The U.S. Congress needs to consider alternatives to a Senate-passed bill that would require online retailers to collect sales tax based on the location of their customers, the chairman of the House of Representatives Judiciary Committee said Wednesday.
The Marketplace Fairness Act, passed by a 42-vote majority in the Senate last May, has significant problems, including the public perception that it would be a tax increase for online shoppers, said Representative Bob Goodlatte, a Virginia Republican and the committee chairman.
Shoppers in the 46 states with sales taxes are supposed to report their online and catalog purchases and pay taxes, but states don't enforce those regulations.
"The tax is already owed, but the public still views the bill as Congress taxing the Internet," Goodlatte said during a hearing on alternatives to the Senate bill. A June Gallup poll found 57 percent of U.S. residents opposed to the idea, he noted.
In 1992, the U.S. Supreme Court ruled that states could not require catalog businesses and other remote sellers to collect sales taxes in states where they have no physical presence, but critics say the current system is unfair to bricks-and-mortar businesses, which must collect sales taxes, and robs states of billions of dollars in tax revenue each year.
But the Marketplace Fairness Act, an attempt to allow states to collect online sales taxes outside their borders, doesn't make tax collection easy enough for online businesses, Goodlatte said. "The bill required states to provide free [tax collection] software, but did not address integration costs," which could cost businesses tens of thousands of dollars, he said.
Other critics of the Senate bill said it would open up Internet sellers to tax audits from thousands of taxing jurisdictions across the U.S.
Still, many committee members said Congress needs to deal with online sales taxes, with many states struggling to meet their budgets and retailers like J.C. Penney, RadioShack and Staples announcing store closings this year.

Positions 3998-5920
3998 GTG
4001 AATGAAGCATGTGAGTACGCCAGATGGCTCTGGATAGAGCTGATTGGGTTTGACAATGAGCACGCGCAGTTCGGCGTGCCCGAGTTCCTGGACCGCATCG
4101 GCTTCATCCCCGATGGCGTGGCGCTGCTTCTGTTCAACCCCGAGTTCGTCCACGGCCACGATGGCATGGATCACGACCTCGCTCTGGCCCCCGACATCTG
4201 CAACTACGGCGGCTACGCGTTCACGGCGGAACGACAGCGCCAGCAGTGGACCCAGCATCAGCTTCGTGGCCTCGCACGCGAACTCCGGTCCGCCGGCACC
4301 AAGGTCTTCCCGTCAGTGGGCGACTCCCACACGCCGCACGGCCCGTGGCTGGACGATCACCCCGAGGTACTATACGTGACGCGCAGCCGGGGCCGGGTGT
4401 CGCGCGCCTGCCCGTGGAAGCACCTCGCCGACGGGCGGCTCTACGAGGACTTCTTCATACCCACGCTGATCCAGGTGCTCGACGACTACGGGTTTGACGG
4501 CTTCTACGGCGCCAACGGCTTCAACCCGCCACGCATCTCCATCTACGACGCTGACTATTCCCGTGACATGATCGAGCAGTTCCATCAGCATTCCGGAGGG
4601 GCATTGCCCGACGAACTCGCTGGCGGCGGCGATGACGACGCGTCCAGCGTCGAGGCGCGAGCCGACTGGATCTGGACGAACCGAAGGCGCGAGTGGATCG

While opponents of the Senate bill argue it will hurt online sellers, "shouldn't we also be thinking about the burden that we're imposing on business owners in every corner of the country?" said Representative Ted Deutch, a Florida Democrat. "The burdens that are imposed are imposed on entire communities. When stores close ... the burden then ends up being shared not just by the owner, but by those employees who are out of work."
The committee heard from witnesses offering alternatives to the Senate bill, with two proposing that Internet sellers collect their local sales tax, instead of collecting sales taxes for approximately 9,600 taxing jurisdictions. A tax collection system based on the seller's location, instead of the buyer's, would be much easier for sellers to comply with, said Chris Cox, a former U.S. representative and lawyer for e-commerce trade group NetChoice.
"Most would agree it is fundamentally unfair to force a local retailer, with only one place of business in a single state, to be subject to tax compliance burdens, including the requirement to appear in person to defend a lawsuit, in each of the 46 states that have sales taxes," he said.
An online sales tax based on the seller's location would work much like brick-and-mortar sales taxes do today, added Andrew Moylan, outreach director at the R Street Institute, a think tank advocating for free markets. If a Washington, D.C., resident shops in Virginia, she pays Virginia's sales tax, he noted.
But Stephen Kranz, a partner in the McDermott Will & Emery law firm and a member of the Streamlined Sales Tax Governing Board, said a tax system based on the seller's location would be easy to game and would likely drive Internet retailers to relocate or set up ghost headquarters in the handful of states without sales taxes.
The proposals from Moylan and Cox would create "a race to the bottom" in state tax rates, added Representative Jerrold Nadler, a New York Democrat.
James Sutton, a tax attorney with Moffa, Gainor & Sutton, called for Congress to require remote resellers to track their remote sales and report customer names to their home states. The process would be much simpler for Internet sellers than collecting sales taxes and would allow sellers to avoid costly audits and enforcement action, he said.
"If a purchaser does not file a use tax return, then every state that has a sales tax already has a process in place to send a friendly letter to the resident purchaser reminding them to pay the use tax," he said. "Each state could choose to be strict or lax about the use tax compliance, but the people being taxed would have a vote on the government officials representing them."
Forcing Internet sellers to collect and share more customer information is a bad idea when there's a constant stream of data breaches, Cox said. If officials in 9,600 taxing jurisdictions can demand customer information, "that creates an opportunity for mischief," he said.
Grant Gross covers technology and telecom policy in the U.S. government for The IDG News Service. Follow Grant on Twitter at GrantGross. Grant's email address is email@example.com.
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